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The High Priest of our Profession (5: 1-6).
pp. 187 - 189
The way in which the High Priesthood of Christ comes before and immediately after
the great type of Israel in the wilderness indicates that it is vitally associated with the
attaining to the perfectness which is the great theme of the epistle, and of which the entry
into the land of Canaan was a type. The link is more closely revealed by the words of
3: 1 "The Apostle and High Priest of our PROFESSION", for we have seen that this
"profession" or "confession" is also related to the great theme of Heb. 4: 14.
In chapter 3: 1 Christ is presented as (1) Apostle, (2) High Priest. The first title is
compared and contrasted with Moses. In some points the comparison holds good, "He
was faithful AS also Moses was". In other points Christ rises superior to Moses. Moses
was a servant, Christ a son. The same method is adopted with respect to the second title.
This is compared and contrasted with Aaron in chapter 5: 1-5. Christ fulfilled the
qualifications which were essentially vital to the priesthood as set forth in the call of
Aaron. He was "taken from among men". Chapter 2: 14 has already emphasized this:--
"Forasmuch then as the children are partakers of flesh and blood, He also Himself
likewise took part of the same."
There are many solemn and weighty reasons why Christ should have been made flesh.
This is one of them. He was "ordained for men", and could never have been High Priest
on their behalf if He had not been made like unto His brethren. Every priest had to do
with the offering of sacrifices, "that he may offer both gifts and sacrifices". In this, too,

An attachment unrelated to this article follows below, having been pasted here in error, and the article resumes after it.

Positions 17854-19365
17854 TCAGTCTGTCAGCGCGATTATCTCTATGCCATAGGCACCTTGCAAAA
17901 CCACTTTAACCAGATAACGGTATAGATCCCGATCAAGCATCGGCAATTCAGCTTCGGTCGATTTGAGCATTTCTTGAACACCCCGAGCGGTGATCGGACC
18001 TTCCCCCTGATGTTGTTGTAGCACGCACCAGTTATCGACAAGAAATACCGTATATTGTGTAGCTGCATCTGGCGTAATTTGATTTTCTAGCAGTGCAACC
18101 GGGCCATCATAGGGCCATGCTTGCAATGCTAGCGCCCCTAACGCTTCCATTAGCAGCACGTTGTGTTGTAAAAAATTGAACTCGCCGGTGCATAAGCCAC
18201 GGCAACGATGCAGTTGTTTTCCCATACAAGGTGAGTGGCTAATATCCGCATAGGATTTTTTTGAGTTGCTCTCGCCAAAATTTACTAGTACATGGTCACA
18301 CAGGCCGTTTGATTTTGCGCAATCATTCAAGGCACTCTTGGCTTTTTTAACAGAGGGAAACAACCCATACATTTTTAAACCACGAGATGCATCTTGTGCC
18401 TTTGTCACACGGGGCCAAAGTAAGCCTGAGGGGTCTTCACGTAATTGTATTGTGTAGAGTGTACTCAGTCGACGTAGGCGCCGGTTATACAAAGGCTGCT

the Saviour was fully manifested as true High Priest:--
"For every High Priest is ordained to offer gifts and sacrifices; wherefore it is
necessary that this man have somewhat also to offer" (8: 3).
and chapters 9: & 10: go on to show how infinitely great was the offering He made.
Another phase of the high priest's mission, and one which some views of the great
atonement are apt to slight or set aside, is that he is one:--
"Who is able to have compassion on the ignorant, and on them that are out of the way;
for that he himself is compassed with infirmity, And by reason hereof he ought, as for the
people, so also for himself, to offer for sins" (5: 2, 3).
In these words we have a comparison and a contrast. As in the case of Moses the type
breaks down. Christ was "touched with the feeling of our infirmities", yet the words
immediately added, because of the words to be written in 5: 2, 3, SIN EXCEPTED. In
7: 26, 27 the contrast is maintained:--
"For such an High Priest became us, who is holy, blameless, undefiled, separate from
sinners, and made higher than the heavens: Who needeth not daily, as those High Priests,
to offer up sacrifices, first for his own sins, and then for the people's: for this He did
once, when He offered up Himself."